Glenwood Springs Urging BLM to Investigate Quarry Operator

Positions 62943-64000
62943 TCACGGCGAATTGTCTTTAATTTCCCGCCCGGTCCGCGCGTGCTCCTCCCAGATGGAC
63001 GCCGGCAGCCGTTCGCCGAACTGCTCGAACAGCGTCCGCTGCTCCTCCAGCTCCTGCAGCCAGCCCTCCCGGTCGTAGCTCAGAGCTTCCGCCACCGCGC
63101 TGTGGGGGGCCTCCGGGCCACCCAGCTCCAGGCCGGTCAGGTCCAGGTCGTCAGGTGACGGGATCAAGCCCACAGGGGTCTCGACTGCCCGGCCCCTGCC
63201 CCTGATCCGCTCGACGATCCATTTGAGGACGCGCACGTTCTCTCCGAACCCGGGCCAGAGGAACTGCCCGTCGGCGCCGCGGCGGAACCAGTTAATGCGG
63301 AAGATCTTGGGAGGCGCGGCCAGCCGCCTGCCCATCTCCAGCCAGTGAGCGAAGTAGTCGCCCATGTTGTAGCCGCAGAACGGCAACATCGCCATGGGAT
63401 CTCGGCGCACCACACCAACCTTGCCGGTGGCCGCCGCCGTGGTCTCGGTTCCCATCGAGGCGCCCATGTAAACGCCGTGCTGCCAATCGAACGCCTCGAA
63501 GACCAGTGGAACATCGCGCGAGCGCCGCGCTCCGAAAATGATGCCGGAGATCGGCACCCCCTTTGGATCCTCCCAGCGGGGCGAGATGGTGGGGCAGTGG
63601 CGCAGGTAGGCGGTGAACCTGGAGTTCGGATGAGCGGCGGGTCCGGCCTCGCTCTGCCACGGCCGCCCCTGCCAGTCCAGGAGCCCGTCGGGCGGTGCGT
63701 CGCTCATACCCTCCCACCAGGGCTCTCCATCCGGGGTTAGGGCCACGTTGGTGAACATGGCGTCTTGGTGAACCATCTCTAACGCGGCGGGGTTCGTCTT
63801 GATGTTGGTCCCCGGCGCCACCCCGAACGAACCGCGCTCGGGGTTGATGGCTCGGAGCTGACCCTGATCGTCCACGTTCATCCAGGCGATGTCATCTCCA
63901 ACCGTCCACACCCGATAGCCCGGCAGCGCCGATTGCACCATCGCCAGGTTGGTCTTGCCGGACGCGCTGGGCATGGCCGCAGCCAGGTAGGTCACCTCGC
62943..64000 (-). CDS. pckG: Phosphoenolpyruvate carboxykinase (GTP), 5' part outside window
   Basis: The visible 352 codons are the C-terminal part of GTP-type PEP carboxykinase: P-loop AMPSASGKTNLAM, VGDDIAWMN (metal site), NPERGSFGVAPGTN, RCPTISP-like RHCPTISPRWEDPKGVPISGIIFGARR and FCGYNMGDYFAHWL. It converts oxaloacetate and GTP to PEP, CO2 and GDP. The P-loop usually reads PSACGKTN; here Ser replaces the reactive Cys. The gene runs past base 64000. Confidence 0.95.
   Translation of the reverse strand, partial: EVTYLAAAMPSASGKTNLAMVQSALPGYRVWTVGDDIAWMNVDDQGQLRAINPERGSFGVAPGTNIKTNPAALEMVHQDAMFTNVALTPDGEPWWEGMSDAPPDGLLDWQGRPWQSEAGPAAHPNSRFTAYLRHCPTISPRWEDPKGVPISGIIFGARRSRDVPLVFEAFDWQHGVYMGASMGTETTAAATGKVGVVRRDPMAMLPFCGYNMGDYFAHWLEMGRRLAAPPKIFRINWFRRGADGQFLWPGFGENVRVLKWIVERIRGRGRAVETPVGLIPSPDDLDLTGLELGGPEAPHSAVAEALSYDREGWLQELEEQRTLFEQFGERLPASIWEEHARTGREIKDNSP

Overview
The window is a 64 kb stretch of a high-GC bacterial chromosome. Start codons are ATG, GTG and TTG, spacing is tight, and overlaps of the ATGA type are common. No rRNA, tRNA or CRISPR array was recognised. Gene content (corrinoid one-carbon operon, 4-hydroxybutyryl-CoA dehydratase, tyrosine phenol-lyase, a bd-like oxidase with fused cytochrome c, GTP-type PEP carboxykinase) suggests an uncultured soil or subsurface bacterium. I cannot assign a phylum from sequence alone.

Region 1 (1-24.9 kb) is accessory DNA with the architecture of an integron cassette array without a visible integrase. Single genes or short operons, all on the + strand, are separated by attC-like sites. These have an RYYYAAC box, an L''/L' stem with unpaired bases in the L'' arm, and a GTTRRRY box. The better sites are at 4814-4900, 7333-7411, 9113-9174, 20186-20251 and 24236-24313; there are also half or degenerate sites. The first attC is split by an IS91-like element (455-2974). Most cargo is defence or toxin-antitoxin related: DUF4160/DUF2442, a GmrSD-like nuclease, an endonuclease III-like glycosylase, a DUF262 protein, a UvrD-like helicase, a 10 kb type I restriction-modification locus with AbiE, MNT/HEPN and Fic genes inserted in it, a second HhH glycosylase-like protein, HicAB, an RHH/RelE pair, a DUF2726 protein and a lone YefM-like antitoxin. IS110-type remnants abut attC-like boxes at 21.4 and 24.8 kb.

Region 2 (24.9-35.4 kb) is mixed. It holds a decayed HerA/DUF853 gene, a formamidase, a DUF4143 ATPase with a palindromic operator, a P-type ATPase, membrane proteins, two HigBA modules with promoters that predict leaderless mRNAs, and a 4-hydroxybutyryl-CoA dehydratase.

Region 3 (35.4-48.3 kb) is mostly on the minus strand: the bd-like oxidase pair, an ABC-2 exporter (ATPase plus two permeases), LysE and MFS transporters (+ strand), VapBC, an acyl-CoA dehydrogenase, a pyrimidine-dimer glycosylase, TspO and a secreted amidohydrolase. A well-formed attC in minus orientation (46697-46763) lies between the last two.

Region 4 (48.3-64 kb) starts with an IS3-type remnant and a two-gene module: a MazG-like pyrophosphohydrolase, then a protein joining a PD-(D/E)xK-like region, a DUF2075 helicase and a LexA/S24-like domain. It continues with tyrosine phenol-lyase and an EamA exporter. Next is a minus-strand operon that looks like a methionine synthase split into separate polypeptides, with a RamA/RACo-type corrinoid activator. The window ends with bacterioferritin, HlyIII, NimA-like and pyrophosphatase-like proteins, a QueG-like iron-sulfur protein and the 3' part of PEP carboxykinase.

Glenwood Springs—Officials with the city of Glenwood Springs are expressing their disappointment with the Bureau of Land Management’s apparent laissez-faire treatment of a controversial quarry mine expansion. In a letter to the BLM, the city says the latest Plan of Operations submitted by Rocky Mountain Resources for a 5,000% expansion of the Transfer Trail Mine is not complete without resolving a number of issues. As it has all along, the city is challenging the legality of the mine, the mining claims as well as the impacts on the community and the region.  A growing, grassroots army of citizens across the valley have expressed concerns about adequate traffic routes, water rights, noise and dust. City officials are encouraged that the BLM has committed to a full Environmental Impact Statement to explore the impacts of an around-the-clock mining operation that would add up to 600 trucks a day on local roads.  The BLM has also agreed to consider any potential harm to the hot springs aquifers, an evaluation of the limestone caves that could be damaged and an ethnographic study to include a number of Ute Indian Tribes.  Glenwood Springs Mayor Jonathan Godes says, “We ask the BLM to stop putting the community between a rock and a hard place.”